Staff at 11 Victorian newspapers are bracing for 2pm meetings today, where they’ll find out for certain how many of them will lose their jobs in coming weeks.

Fairfax’s NewsNow rollout across regional Victoria has been on hold while the company conducts consultations with the community and affected parties about the changes. The company proposes cutting around half the staff from three of its largest regional Victorian newsrooms. It intends to get rid of photographers, subeditors and reporters at many of its Victorian papers as part of the latest iteration of the NewsNow system, which involves reporters subbing their own writing and taking their own photographs.

The controversial system has prompted outrage from local politicians and community leaders, who were encouraged by Fairfax to get in touch to discuss their concerns about the changes when they were announced in March. But Crikey understands these public consultations have not saved many roles, with the company instead leaning towards cutting back on the amount of work its journalists will be expected to do rather than keeping more of them.

A quick timetable for the changes has been agreed upon. It’s expected Fairfax will announce that the first Victorian paper to be restructured will be the Ballarat Courier, quickly followed the Warnambool Standard, and several smaller papers. Albury-Wodonga paper The Border Mail will be one of the last papers touched — its restructure is expected in August.

It’s not the only cost-saving Fairfax is attempting to implement. Crikey has been told Fairfax Editorial Services, the New Zealand company established in 2010 that’s currently providing subediting to both New Zealand and Australian papers, last month offered redundancies to workers there, and 25 subeditors have taken up the offer. They are expecting to finalise their redundancies by June. Papers are getting smaller — it’s possible the company believes fewer subeditors are required.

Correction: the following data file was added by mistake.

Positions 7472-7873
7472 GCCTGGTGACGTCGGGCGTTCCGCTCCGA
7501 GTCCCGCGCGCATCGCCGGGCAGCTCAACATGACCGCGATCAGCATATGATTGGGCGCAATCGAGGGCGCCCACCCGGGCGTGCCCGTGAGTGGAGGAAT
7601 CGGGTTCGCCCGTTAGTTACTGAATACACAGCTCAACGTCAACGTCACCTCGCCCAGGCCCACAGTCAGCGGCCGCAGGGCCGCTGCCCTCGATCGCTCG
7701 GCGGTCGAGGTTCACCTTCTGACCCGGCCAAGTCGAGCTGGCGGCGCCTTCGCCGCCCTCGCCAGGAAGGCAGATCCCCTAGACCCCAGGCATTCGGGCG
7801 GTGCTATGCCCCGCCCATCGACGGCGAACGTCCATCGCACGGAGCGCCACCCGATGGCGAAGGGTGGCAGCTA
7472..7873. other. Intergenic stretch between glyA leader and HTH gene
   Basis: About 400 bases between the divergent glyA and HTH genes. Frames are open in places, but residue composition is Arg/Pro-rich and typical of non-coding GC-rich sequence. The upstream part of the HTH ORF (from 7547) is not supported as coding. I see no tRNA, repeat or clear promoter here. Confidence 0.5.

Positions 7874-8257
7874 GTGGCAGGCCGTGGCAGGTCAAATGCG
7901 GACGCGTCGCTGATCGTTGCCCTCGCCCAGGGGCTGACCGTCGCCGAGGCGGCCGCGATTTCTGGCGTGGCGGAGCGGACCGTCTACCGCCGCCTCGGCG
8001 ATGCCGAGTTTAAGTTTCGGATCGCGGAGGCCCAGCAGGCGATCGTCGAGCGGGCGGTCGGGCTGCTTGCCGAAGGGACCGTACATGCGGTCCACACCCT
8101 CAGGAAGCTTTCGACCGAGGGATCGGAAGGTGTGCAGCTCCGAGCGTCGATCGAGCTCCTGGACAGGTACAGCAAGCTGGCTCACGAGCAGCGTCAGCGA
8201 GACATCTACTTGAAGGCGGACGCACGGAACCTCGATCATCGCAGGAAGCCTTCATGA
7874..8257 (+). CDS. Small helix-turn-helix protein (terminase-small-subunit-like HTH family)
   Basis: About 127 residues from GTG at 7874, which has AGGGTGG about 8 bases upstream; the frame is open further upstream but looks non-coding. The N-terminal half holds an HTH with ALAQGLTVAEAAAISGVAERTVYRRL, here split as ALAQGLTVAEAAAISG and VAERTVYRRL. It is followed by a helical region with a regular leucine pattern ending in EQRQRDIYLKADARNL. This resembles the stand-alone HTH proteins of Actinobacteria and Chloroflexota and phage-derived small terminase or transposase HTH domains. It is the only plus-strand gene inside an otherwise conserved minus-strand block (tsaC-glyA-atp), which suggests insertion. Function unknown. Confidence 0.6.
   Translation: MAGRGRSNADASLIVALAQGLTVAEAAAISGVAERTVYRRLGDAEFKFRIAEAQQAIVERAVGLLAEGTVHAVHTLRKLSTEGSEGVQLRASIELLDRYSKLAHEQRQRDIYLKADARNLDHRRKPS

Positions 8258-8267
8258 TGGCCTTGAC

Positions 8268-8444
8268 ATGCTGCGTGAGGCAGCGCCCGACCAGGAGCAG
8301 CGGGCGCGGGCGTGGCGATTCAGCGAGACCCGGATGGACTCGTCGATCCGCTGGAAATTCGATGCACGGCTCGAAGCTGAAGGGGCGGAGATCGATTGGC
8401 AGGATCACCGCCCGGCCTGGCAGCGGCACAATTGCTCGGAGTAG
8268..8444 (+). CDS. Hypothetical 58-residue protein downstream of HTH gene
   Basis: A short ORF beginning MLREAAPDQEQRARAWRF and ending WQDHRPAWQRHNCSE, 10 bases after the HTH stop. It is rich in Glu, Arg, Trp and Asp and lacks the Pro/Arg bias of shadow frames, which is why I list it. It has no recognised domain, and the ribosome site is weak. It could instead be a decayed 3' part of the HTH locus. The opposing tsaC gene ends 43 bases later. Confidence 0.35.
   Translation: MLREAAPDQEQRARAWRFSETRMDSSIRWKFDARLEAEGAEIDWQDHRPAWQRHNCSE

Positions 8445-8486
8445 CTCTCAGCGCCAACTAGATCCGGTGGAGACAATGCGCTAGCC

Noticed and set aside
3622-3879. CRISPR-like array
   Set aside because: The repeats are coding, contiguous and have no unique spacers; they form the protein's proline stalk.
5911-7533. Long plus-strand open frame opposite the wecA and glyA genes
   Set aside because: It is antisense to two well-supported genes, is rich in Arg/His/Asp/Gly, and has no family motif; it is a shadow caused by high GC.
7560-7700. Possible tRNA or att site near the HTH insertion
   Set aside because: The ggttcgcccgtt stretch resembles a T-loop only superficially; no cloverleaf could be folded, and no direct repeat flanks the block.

Australian papers subedited in New Zealand by Fairfax Editorial Services include The Sydney Morning Herald, The Age, and The Australian Financial Review. FES also lays out and subedits the Newcastle Herald and the Illawarra Mercury. But it’s not clear if those made redundant are directly involved in subediting any Australian papers — it’s understood the greatest pressure from the redundancies will fall on Fairfax’s New Zealand mastheads. In mid-2014, Fairfax ended its contract with AAP-owned Pagemasters, instead moving all the subediting it doesn’t do in-house to FES. A former FES employee told us subeditors there typically had to edit 30 pieces a day but that most were highly experienced and skilled subeditors in the later stages of their careers who could get the job done. It’s many of these same skilled subeditors who have put their hands up for redundancies.